I have become a strong believer in the idea that in order to do our best in society, we each have to look carefully for our own happiness first. Not in a way that refuses to care for others or ignores responsibilities, but in the sense that we can only contribute the most we have to society when we are truly happy with what we are doing. Doing this creates a way to let your intuition lead you to a better place. I call this approach "enlightened selfishness." (It has nothing to do with the political philosophy of enlightened self interest.) Like I say, the pursuit of our own happiness shouldn't come at undue expense to others. But pursuing our own happiness can lead us to better things. I wouldn't give up what photography has given me for the world, even if I was the only person who ever saw my photos.

Wednesday, October 13, 2010

Photo of the Day


This is another of those "not sure why I like it so much" photos. It has an off-kilter energy that I enjoy, and I like the serendipity of the matching pink of the sign light and the girl's coat. The photo was taken on an escalator in Kyoto Station in November of 2006.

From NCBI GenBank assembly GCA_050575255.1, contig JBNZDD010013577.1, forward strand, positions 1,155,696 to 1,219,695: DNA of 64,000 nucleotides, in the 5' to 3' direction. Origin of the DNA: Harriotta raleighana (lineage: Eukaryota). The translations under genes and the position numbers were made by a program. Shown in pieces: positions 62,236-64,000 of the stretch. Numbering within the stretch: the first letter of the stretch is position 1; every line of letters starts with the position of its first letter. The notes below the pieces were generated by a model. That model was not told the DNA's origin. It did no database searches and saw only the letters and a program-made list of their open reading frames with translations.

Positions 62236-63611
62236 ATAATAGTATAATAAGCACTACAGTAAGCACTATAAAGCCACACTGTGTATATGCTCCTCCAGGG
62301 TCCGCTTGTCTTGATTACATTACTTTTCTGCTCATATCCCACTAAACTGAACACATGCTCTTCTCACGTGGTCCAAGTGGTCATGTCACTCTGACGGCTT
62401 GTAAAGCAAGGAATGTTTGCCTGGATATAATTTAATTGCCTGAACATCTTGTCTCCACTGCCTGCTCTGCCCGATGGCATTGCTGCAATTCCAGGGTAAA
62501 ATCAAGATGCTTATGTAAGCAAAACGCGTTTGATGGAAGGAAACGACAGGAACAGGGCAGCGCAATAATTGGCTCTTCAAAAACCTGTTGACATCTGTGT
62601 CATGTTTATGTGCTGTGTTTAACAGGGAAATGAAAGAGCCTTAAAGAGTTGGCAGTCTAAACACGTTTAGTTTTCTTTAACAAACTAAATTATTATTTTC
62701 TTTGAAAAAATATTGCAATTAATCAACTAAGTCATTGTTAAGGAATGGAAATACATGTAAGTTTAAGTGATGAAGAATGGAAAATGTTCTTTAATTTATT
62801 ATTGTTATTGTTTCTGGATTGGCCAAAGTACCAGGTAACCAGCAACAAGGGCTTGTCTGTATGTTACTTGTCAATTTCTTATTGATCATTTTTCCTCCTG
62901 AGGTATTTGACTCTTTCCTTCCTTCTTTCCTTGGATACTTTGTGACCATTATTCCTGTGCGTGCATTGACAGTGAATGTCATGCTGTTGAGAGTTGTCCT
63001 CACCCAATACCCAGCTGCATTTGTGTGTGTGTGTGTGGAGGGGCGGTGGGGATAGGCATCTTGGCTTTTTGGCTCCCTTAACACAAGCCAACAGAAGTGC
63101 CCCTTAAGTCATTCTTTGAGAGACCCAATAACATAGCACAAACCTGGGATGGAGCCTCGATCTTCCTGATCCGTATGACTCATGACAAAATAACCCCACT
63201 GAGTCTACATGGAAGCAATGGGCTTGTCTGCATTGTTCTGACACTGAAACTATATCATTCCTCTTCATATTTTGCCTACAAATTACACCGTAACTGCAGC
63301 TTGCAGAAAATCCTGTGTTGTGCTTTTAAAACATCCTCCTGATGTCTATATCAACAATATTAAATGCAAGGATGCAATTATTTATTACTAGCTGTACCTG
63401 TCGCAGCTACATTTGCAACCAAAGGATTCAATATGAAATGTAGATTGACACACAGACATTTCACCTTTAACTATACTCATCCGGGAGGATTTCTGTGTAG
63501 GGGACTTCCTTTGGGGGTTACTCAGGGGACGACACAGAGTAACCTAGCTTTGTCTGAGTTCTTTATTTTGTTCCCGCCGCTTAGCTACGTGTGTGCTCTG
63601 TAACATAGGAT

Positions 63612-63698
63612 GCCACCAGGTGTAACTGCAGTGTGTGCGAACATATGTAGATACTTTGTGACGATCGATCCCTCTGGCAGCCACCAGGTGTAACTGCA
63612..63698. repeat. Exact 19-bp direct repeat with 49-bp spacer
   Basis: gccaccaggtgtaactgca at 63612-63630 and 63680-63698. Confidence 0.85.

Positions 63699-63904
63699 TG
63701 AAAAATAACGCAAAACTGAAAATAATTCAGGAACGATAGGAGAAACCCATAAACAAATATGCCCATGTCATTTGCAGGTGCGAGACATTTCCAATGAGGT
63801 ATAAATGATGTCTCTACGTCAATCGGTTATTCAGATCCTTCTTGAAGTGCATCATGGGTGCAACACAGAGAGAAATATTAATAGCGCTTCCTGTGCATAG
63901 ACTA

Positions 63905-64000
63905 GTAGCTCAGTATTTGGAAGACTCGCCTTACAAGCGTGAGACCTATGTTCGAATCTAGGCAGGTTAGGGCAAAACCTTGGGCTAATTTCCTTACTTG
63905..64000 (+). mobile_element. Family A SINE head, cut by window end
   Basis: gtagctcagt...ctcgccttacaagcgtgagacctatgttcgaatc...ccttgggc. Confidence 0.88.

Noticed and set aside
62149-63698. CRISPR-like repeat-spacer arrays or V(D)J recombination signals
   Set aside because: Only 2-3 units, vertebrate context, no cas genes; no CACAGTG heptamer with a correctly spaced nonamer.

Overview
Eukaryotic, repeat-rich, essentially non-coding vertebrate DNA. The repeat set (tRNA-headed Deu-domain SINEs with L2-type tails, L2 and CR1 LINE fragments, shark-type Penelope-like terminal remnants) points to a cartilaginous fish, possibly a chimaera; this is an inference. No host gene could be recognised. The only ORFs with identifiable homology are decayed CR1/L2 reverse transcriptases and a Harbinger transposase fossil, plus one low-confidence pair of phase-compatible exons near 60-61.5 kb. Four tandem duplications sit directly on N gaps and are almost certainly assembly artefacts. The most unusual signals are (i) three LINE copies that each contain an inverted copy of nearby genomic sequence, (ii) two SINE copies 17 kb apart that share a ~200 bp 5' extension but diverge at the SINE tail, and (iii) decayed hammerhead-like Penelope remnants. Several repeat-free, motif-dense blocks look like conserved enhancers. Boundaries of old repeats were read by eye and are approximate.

Monday, October 11, 2010

Motivations, Part 1: Searching for something

For most people, photography is a combination of a way of keeping memories and a form of casual fun--and there's nothing wrong with that. Indeed, it makes sense. For some of us, though, photography has become much more than that. It is a way of expressing ourselves, and of interacting with the world. For me, at least, it's a way of reaching for something beyond myself. It's hard to describe, but in the next few posts on this blog, I'm going to try. I want to explain my motivation for pursuing photography in a way that makes sense, and without using the word "art" (except for right there).
The two photos on this post are are some of the first pictures I took where I was reaching for something beyond just recording a scene. I took them in high school, in the mid 1970s. They may not be particularly good photos, but for me they have meaning because they are an attempt to act on a vision, and in the process create something new. This was, and still is, very exciting to me. There is something about creating an image that got under my skin at an early age, and has stayed there. The way that some people feel compelled to write, or draw, or dance, I feel compelled to take pictures. Indeed, if I had any coordination or talent for drawing, I might have gone that direction instead. Since I can't draw to save my life, photography was my option.